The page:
Global equity fund managers are shifting out of New York-listed shares in Chinese firms and into Hong Kong-listed vehicles to counter the risk of forced delistings, as both Democrat Joe Biden and Republican President Donald Trump promise a hard line on Beijing.
And currency investors are fretting that a yuan hovering near 16-month highs is priced for a Biden win, and a calmer tone in diplomacy, which could swiftly unwind if Trump is victorious.
Their bets are focused less on the outcome and more on what most expect to be a rollercoaster period until at least polling day on Nov. 3.
"It doesn't matter if Biden or Trump will be elected. The bipartisan consensus is to be tough on China," said Chen Jiabeng, fund manager of Xiamen Portfolio Management Co, which helps investors allocate assets through funds of funds.
"We will not bet on direction. We will bet on higher volatility," he said.
Chen is allocating some 30%-40% of his portfolio to funds with options and futures trading strategies that can profit from wild swings in underlying assets.
A doubling in the volume of stock index option contracts traded on the Shanghai Stock Exchange in July, surpassing even March's peak at the height of the coronavirus panic, and heavy volumes through August shows Chen is not alone.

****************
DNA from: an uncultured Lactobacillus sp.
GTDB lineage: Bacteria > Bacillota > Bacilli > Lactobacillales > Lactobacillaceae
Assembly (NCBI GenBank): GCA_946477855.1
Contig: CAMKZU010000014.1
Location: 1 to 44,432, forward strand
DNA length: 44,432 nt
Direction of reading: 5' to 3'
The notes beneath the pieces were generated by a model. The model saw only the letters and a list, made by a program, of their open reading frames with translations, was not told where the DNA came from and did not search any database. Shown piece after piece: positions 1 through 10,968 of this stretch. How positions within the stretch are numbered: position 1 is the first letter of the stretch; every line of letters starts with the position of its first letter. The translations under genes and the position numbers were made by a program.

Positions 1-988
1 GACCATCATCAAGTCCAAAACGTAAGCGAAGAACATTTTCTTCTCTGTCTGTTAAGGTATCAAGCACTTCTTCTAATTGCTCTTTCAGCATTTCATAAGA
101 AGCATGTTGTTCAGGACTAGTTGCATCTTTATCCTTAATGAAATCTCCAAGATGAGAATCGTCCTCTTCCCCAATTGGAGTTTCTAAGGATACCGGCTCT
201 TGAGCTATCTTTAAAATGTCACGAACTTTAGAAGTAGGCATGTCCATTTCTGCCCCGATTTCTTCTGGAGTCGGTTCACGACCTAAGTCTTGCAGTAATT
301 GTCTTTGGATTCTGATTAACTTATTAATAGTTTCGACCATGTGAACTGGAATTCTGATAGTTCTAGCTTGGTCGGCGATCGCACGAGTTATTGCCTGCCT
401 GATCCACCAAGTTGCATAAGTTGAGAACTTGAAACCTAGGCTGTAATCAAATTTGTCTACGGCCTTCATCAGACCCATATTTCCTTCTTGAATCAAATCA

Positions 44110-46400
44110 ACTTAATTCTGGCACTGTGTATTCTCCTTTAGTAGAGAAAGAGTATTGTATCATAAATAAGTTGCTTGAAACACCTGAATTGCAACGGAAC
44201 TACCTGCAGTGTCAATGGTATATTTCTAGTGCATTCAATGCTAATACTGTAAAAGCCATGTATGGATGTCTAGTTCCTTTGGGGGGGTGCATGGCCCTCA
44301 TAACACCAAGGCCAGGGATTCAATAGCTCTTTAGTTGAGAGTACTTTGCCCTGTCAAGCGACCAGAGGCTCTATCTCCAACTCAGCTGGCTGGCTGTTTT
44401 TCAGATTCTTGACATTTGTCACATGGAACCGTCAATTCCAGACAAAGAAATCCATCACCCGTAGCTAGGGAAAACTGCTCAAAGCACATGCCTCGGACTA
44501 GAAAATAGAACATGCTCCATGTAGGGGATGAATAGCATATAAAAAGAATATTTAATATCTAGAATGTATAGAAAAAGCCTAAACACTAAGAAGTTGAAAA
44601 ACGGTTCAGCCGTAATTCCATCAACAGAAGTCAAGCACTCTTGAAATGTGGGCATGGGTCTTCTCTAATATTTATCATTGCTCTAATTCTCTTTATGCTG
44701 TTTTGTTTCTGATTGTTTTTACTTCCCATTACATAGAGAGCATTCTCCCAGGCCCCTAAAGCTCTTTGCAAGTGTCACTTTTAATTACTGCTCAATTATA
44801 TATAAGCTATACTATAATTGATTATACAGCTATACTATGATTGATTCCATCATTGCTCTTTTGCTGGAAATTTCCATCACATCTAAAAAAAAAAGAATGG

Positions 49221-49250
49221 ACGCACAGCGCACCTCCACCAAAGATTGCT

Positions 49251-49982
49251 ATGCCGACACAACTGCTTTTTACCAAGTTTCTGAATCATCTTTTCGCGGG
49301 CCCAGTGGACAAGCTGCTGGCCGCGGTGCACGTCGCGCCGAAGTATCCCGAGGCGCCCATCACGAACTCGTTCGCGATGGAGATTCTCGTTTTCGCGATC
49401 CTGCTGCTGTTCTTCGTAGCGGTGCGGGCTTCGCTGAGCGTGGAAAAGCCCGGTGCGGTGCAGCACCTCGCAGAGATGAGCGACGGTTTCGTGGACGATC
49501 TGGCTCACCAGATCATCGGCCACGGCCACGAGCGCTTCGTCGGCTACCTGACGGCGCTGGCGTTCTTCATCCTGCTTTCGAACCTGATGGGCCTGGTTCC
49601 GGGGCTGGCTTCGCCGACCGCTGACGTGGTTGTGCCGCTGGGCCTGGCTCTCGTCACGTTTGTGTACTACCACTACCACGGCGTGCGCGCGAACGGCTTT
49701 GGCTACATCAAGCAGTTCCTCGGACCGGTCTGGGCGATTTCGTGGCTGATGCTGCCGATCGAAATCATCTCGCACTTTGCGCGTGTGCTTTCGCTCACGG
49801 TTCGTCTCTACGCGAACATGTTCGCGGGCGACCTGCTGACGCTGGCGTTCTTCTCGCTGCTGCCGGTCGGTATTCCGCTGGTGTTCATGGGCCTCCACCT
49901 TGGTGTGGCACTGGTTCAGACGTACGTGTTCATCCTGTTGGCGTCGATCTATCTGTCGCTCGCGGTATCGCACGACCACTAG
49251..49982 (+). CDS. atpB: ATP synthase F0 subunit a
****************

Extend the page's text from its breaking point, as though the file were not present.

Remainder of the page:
Adam Coons, portfolio manager of Indianapolis-based Winthrop Capital Management, plans shifting his stake in Alibaba from its New York listing to Hong Kong as a "defensive move", even though he thinks a U.S. delisting is unlikely.
Even Hong Kong-listed shares of Tencent have been hit by a Trump ban on U.S. downloads of its popular WeChat app.
A lack of momentum in Chinese equity markets, which have moved sideways in Shanghai and downwards in Hong Kong over recent weeks, belies shifts beneath the surface.
"It's the calm before the storm," said Allen Mo, chief investment officer of Ming Yue Asset, a Chinese hedge fund that like Chen's Xiamen is using derivatives to bet on volatility.
The "smart money" in China is already pulling out of stocks, he said.
China policy is a major campaign issue, regularly raised by both candidates on the stump and expected to feature in three scheduled televised debates, beginning on Sept. 29.
To be sure, some fund managers think the campaign rhetoric and the election outcome matter little to the long-term trends that form the basis of their investments in China.
"We are fully invested and are seeing green shoots arise in the Chinese economy," said Sam Lecornu, chief executive of Stonehorn Global Partners in Hong Kong.
"We see upside in markets as there's ample liquidity in the system and central banks continue to drive real rates down."
Yet some China bulls are holding back for now.
"Clients are very, very concerned about the next 50 days, which I think are very, very treacherous," said Davis Hall, head of capital markets in Asia at Indosuez Wealth Management.
"It seems like dollar/CNY is reflecting the probability of a Biden victory," he said.
"So what happens if we don't get one? We could immediately give back a lot of this current move," he said, advising investors long on yuan to trim their positions for safety.
By Samuel Shen and Scott Murdoch